Meeting families at the heart of the drought in Kenya

By Anne Lynam Goddard, CEO and President, ChildFund International (USA)
Anne meets children and mothers in Turkana, Kenya

Anne travelled to Kenya last week to see first-hand the impact of the drought, which has left more than 3.5 million people in need of emergency food aid. Anne visited one of the most affected areas, the Turkana region, where ChildFund is responding.

It's a dusty and bumpy drive to Lokitaung in northern Kenya. You can taste the dust in the air. It's early in the morning and already the heat is unbearable. Without water, nothing grows in this hostile environment.

We stop at a health tent. "Thirty-seven percent of children under five are malnourished here," a local nurse tells me as she weighs a young girl. "Eight percent are severely malnourished. That's a sharp increase compared to last year."

In times of food shortage, children under five are the most vulnerable to malnutrition. Inadequate food intake in young children has lifelong growth and development implications. That's why ChildFund is focusing its relief efforts on providing food to those aged five and younger, as well as pregnant and nursing mothers. We are using existing structures we have in place on the ground, including health facilities and early child care and development (ECCD) centres, to deliver food and water.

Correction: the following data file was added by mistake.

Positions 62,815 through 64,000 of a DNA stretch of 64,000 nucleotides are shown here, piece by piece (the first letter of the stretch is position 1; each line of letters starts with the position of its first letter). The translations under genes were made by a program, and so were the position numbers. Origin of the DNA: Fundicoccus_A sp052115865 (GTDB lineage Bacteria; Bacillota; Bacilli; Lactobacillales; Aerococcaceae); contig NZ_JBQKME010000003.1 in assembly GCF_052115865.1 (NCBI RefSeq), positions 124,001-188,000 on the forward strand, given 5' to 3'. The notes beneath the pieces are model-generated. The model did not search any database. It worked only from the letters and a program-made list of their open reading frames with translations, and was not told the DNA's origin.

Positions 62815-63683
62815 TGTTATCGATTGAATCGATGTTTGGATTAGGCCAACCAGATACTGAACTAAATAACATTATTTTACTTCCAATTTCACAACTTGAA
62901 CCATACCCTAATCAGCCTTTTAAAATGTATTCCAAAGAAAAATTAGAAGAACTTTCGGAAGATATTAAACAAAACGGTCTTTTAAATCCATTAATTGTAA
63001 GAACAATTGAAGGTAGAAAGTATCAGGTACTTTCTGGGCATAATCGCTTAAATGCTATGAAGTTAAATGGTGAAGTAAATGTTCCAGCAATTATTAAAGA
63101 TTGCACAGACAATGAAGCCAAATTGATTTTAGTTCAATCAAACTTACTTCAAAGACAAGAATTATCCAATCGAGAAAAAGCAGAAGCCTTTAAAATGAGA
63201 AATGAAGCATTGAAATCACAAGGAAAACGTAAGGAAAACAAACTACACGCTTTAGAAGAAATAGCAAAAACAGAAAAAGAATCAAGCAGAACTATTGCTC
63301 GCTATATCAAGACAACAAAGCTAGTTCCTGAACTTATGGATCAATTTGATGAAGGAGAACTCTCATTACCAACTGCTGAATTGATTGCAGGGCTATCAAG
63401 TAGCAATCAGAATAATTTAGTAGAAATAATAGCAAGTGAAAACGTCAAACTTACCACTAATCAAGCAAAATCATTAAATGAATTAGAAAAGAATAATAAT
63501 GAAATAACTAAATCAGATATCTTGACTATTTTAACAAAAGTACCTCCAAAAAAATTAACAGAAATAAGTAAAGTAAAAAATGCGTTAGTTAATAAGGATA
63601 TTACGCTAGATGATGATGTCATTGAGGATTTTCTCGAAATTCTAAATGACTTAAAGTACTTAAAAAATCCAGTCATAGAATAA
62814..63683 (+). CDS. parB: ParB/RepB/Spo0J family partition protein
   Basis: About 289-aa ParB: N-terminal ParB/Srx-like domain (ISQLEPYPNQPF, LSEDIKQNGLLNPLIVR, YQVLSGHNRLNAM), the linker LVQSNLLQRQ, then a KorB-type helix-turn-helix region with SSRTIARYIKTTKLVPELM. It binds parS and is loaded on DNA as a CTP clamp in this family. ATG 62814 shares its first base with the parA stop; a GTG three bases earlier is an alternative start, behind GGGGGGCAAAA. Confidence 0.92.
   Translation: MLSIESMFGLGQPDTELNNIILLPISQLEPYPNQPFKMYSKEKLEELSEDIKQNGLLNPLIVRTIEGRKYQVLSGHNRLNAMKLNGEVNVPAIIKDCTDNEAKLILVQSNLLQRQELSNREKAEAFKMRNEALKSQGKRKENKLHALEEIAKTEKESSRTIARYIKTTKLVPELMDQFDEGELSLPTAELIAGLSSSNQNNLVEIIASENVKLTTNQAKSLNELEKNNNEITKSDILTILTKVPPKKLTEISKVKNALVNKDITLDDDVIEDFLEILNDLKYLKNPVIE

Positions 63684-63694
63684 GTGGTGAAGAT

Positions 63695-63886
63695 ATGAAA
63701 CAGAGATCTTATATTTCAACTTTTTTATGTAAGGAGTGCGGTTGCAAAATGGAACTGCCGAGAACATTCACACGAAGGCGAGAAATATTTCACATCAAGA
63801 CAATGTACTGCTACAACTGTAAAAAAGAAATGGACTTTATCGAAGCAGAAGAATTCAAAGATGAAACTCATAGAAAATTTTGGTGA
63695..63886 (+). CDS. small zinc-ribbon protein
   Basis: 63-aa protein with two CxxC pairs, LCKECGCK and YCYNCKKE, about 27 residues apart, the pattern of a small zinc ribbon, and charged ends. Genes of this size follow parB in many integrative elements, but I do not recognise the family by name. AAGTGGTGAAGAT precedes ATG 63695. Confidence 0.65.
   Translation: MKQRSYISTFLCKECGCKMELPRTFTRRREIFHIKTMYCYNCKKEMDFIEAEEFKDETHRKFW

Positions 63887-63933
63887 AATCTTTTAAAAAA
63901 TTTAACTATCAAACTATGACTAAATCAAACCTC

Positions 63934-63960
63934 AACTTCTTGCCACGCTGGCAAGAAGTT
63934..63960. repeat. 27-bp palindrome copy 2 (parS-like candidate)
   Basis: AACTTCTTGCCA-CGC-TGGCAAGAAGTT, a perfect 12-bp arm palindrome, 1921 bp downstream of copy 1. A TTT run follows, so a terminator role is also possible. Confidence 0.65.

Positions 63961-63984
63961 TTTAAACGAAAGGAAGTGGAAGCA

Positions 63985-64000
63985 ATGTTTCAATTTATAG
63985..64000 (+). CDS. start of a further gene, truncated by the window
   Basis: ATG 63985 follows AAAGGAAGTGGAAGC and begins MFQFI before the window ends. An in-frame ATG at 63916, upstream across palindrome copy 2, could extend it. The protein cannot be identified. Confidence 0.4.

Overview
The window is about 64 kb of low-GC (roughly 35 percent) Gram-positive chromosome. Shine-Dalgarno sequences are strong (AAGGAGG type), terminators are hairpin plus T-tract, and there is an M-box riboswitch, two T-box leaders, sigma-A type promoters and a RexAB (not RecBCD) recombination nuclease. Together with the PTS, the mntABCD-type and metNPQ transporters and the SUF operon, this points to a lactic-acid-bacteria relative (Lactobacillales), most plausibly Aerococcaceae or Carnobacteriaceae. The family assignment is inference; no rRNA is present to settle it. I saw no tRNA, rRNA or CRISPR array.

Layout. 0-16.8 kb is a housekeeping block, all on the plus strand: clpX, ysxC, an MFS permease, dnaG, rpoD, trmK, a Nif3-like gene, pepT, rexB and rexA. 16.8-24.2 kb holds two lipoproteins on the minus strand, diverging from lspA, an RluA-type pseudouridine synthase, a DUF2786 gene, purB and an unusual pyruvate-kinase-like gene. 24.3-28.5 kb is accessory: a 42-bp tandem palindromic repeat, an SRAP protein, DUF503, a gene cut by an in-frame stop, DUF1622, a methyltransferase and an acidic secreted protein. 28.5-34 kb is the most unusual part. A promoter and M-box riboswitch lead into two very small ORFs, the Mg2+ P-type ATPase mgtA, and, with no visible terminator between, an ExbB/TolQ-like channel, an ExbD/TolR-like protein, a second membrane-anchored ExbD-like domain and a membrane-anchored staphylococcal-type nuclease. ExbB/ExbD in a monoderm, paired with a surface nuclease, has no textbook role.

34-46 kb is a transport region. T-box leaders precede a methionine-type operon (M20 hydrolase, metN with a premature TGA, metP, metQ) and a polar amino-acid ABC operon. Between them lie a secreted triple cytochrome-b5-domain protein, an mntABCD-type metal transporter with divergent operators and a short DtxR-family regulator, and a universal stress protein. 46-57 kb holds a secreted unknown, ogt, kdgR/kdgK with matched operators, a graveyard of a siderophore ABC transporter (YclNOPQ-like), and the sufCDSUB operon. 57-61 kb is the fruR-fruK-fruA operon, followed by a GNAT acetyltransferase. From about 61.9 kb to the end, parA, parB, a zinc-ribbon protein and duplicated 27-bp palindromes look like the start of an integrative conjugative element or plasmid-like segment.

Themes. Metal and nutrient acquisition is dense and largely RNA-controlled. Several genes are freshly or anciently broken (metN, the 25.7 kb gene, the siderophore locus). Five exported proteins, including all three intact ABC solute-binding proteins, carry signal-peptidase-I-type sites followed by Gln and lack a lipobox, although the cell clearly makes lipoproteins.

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Mothers I speak to complain about eye irritations because of the dry and dusty conditions. Children are coughing. Today, we're also testing mothers for HIV. Thankfully, all have tested negative.

In the afternoon, we visit the remote village of Kariburi. The road is even bumpier and dustier than the one we travelled this morning. Everywhere you look is the same landscape Ñ dust fields. We drive through one dry riverbed after another. Turkana really is the epicentre of the drought in Kenya.

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ChildFund has also trucked in drinking water. A large crowd has gathered around the tap. Women have brought their containers to carry water back to their homes. ChildFund is also providing training on hygiene and sanitation practices. It's in times of food shortage that people become weak and more vulnerable to disease outbreak.

Read part two of Anne's blog tomorrow.

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